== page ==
Biophysical climate impacts of recent changes in global forest cover

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Science  05 Feb 2016:
Vol. 351, Issue 6273, pp. 600-604
DOI: 10.1126/science.aac8083

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It's not only the carbon in the trees

Forest loss affects climate not just because of the impacts it has on the carbon cycle, but also because of how it affects the fluxes of energy and water between the land and the atmosphere. Evaluating global impact is complicated because deforestation can produce different results in different climate zones, making it hard to determine large-scale trends rather than more local ones. Alkama and Cescatti conducted a global assessment of the biophysical effects of forest cover change. Forest loss amplifies diurnal temperature variations, increases mean and maximum air temperatures, and causes a significant amount of warming when compared to CO2 emission from land-use change.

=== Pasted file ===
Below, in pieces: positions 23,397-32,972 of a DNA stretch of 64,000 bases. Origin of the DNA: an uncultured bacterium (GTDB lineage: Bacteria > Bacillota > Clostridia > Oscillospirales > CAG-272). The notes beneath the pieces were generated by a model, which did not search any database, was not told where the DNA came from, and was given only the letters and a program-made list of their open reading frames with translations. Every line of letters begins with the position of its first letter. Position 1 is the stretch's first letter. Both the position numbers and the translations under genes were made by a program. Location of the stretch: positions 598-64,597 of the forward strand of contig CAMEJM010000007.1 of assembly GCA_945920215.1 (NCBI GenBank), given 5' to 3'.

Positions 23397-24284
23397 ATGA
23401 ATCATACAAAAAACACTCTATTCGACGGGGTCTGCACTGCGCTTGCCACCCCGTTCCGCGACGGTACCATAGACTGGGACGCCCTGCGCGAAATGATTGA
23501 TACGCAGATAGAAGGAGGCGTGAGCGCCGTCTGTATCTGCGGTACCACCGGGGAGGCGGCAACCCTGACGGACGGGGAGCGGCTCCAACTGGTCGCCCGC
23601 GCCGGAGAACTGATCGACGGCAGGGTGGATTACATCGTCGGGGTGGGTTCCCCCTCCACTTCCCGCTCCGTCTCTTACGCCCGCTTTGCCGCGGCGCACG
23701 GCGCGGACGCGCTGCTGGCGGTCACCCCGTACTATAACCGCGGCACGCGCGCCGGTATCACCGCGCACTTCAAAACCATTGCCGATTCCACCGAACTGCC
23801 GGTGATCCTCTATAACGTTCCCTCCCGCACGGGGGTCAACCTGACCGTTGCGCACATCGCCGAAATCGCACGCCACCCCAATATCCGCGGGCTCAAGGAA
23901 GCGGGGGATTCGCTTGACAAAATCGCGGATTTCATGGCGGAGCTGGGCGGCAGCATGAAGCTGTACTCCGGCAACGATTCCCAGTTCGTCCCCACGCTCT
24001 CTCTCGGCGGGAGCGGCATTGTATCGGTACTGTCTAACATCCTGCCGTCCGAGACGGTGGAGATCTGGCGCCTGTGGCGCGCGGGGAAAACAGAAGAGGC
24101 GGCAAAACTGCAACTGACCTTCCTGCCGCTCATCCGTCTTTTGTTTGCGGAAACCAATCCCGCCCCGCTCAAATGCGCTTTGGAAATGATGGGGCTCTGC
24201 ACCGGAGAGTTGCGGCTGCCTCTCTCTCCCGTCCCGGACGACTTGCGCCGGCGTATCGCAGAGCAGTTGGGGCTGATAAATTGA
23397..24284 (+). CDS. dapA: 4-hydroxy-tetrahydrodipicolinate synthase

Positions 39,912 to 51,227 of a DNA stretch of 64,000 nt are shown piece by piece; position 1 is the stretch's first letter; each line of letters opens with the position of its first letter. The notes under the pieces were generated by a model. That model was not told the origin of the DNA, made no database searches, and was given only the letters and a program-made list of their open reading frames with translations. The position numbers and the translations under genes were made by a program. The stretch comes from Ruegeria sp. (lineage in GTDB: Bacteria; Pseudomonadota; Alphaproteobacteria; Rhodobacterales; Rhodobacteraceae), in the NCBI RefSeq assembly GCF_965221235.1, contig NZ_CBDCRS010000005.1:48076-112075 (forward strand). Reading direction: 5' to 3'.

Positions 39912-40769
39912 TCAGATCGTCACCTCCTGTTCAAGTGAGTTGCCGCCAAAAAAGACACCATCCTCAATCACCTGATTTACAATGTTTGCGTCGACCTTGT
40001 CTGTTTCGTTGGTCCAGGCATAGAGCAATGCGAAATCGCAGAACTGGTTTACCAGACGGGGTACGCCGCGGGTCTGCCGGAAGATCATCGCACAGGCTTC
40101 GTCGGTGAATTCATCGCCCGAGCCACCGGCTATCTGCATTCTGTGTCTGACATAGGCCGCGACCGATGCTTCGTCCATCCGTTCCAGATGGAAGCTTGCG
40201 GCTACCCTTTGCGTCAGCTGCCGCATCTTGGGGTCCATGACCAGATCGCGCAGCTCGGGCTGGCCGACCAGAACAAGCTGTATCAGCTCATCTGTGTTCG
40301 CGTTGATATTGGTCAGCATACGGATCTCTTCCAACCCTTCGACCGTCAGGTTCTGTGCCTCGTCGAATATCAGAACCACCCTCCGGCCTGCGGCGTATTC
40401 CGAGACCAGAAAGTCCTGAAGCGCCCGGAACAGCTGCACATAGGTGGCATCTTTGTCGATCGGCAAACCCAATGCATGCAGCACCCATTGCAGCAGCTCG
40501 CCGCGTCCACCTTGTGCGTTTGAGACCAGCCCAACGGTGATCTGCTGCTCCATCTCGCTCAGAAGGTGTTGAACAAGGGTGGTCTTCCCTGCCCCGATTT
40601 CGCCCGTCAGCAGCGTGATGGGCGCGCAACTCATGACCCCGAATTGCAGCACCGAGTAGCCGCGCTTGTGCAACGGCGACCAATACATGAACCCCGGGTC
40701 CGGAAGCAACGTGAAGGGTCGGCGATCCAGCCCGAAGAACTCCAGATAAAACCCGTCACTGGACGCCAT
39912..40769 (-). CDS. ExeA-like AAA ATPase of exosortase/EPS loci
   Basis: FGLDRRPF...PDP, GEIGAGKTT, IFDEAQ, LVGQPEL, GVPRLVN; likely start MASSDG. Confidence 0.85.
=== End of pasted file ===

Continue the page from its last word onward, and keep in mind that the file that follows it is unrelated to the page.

Science, this issue p. 600


Changes in forest cover affect the local climate by modulating the land-atmosphere fluxes of energy and water. The magnitude of this biophysical effect is still debated in the scientific community and currently ignored in climate treaties. Here we present an observation-driven assessment of the climate impacts of recent forest losses and gains, based on Earth observations of global forest cover and land surface temperatures. Our results show that forest losses amplify the diurnal temperature variation and increase the mean and maximum air temperature, with the largest signal in arid zones, followed by temperate, tropical, and boreal zones. In the decade 2003–2012, variations of forest cover generated a mean biophysical warming on land corresponding to about 18% of the global biogeochemical signal due to CO2 emission from land-use change.

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